The Fascinating History Behind Simon & Garfunkel's Scarborough Fair

Long before Paul Simon performed it on "The Muppet Show," "Scarborough Fair" was a traditional British folk song. Simon had learned the song in the early 1960s from British folk singer Martin Carthy, who had also taught the song to Bob Dylan, according to the BBC. Dylan later incorporated elements of it into his song "Boots of Spanish Leather," as well as using the line "Remember me to one who lives there, she once was a true love of mine" in "Girl from the North Country" (via Song Facts).

When Simon & Garfunkel released the song, they didn't credit Carthy or acknowledge that it was a traditional tune, which caused some hard feelings. Simon told Mojo Magazine in an interview that "it was naivety on [his] part" not to give credit where it was due and said the group arranged a settlement with Carthy's publisher, but Carthy ended up not getting any of the money (via Far Out). Simon and Carthy eventually reconciled when Simon invited Carthy to play "Scarborough Fair" with him in 2000 in London.

Simon & Garfunkel's version

Martin Carthy had learned the song from a Ewan MacColl songbook which was created as MacColl traveled around learning folk songs from ordinary people. He and partner Peggy Seeger had heard "Scarborough Fair" from different sources, and Seeger's version of the song was derived from samples collected by Cecil Sharp in Southern Appalachia. MacColl's version, however, which Carthy learned and recorded, was collected from Mark Anderson, a retired lead miner from Teesdale, Yorkshire, England (via The Balladeers).

In the Simon & Garfunkel version, the song is interwoven with "Canticle," which is based on an earlier Paul Simon song called "The Side of a Hill," according to Polyphonic and Song Facts. This song describes the countryside in which a battle is ongoing and the accidental death of a child. It has a strong anti-war message inspired by the Vietnam War. The combination of this with "Scarborough Fair's" themes of lost love create a melancholy parallel. The two songs are played simultaneously using a technique called counterpoint that's common in Western classical music.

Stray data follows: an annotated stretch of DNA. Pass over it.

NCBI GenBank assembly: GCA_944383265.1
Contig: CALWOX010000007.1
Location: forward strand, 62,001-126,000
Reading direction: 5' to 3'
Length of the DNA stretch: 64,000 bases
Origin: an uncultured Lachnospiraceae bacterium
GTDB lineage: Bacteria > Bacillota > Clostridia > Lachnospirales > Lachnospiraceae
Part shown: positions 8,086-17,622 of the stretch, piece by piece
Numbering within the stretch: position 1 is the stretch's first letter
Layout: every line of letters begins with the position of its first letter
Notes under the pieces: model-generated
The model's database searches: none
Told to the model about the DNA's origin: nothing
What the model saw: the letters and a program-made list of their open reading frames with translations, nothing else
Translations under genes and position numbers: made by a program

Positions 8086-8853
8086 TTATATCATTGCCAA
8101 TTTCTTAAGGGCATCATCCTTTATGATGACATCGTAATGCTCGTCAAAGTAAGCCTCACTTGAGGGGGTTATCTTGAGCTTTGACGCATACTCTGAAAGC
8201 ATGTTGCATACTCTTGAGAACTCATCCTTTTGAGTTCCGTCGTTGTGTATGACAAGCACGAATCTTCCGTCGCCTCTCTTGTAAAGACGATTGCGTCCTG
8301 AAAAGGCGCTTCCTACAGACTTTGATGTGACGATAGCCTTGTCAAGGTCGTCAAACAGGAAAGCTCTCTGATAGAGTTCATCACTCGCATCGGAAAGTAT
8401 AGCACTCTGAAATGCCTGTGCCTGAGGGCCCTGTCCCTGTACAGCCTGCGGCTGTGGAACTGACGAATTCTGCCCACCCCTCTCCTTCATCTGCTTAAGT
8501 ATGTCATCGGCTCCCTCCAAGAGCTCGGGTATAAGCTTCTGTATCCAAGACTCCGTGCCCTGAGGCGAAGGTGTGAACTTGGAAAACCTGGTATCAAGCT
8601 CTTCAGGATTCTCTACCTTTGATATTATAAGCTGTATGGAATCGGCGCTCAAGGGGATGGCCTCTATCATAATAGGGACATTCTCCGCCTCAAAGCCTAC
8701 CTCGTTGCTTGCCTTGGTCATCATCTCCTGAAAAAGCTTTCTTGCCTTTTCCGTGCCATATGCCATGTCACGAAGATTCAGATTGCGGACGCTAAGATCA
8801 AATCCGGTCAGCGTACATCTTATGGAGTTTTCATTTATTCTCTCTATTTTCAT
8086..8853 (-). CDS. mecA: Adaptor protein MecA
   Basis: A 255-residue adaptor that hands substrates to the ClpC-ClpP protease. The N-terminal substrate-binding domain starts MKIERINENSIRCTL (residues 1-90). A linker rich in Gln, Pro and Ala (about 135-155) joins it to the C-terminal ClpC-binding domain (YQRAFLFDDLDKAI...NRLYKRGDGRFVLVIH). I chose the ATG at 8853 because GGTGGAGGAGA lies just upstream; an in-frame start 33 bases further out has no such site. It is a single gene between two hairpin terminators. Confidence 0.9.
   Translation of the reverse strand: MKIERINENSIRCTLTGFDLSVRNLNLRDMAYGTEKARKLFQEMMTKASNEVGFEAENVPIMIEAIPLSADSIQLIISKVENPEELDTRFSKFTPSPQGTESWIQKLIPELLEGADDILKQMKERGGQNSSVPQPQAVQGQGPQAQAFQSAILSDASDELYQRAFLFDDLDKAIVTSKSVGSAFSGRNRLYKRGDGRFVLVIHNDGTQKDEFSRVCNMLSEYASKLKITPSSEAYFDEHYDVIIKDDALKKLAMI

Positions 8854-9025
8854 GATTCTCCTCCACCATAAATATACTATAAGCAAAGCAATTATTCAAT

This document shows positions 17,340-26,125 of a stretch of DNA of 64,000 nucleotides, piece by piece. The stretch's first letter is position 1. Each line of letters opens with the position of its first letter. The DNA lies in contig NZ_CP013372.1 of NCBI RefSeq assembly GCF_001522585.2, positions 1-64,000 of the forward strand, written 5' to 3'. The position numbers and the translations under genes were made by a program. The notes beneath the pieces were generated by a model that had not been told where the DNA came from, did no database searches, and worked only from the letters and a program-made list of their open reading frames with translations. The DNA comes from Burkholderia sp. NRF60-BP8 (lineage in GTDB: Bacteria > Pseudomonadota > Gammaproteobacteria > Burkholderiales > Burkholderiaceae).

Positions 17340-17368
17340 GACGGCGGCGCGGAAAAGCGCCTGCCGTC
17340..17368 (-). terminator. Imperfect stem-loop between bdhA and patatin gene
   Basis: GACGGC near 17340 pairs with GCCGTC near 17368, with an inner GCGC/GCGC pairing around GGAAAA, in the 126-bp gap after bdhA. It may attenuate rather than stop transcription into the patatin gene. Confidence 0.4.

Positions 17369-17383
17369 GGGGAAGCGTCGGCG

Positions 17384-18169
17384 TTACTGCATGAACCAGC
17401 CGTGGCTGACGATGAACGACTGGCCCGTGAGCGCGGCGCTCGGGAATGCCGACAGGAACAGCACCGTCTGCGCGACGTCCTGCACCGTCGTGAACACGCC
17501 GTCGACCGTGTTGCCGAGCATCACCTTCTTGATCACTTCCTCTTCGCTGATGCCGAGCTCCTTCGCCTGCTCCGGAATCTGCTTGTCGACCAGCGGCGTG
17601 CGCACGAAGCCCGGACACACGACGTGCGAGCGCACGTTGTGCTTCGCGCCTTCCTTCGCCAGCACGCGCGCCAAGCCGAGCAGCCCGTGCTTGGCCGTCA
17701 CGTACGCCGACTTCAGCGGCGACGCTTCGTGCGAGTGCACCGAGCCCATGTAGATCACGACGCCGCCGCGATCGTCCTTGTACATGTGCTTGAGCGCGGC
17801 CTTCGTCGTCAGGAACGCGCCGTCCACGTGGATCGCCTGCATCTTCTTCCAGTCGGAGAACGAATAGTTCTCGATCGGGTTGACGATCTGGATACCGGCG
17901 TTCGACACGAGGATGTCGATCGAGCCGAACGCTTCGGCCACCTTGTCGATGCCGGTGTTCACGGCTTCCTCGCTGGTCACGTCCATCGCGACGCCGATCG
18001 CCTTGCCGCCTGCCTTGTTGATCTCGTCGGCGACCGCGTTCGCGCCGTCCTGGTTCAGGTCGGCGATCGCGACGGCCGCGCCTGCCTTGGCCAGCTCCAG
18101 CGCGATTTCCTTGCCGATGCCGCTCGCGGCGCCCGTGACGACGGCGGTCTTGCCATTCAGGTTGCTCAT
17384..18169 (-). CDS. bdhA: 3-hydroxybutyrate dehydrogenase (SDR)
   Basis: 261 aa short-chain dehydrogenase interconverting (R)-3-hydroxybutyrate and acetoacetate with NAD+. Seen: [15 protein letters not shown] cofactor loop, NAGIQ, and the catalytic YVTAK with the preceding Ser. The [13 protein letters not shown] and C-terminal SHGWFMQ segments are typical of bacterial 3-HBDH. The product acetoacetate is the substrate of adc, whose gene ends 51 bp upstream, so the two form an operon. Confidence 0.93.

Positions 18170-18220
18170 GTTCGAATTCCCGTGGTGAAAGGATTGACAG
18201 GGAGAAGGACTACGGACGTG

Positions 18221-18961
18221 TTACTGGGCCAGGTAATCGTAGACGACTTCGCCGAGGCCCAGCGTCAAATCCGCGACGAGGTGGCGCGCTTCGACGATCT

The song's background

"Scarborough Fair" well predates even Ewan MacColl's and Peggy Seeger's sources. It may originally be from the 18th century, according to the BBC. It's possibly based on an even older song, allegedly dating from the latter half of the 17th century, called "The Elfin Knight." Like "Scarborough Fair," it contains the concept of a lover setting impossible tasks for their suitor (via The Balladeers).

One theory about the mention of herbs in the song is that they were used to ward off an unwanted supernatural suitor like the elfin knight, according to The Balladeers. Polyphonic says others believe the line is simply a placeholder for an older, now-lost line. Another theory is that the herbs represent values the lover needs to succeed in their tasks. Parsley could represent the removal of bitterness, while sage represents strength, rosemary love, and thyme courage (via Polyphonic and Song Facts). Others even think they may be the ingredients of a love potion or associated with the death of one of the lovers, according to Far Out.

The song refers to the town of Scarborough, on the English coast in North Yorkshire. According to Polyphonic, the town hosted a fair beginning in the mid-13th century that attracted sellers and entertainers from all over the country. Though the fair ended in 1788, the song lives on.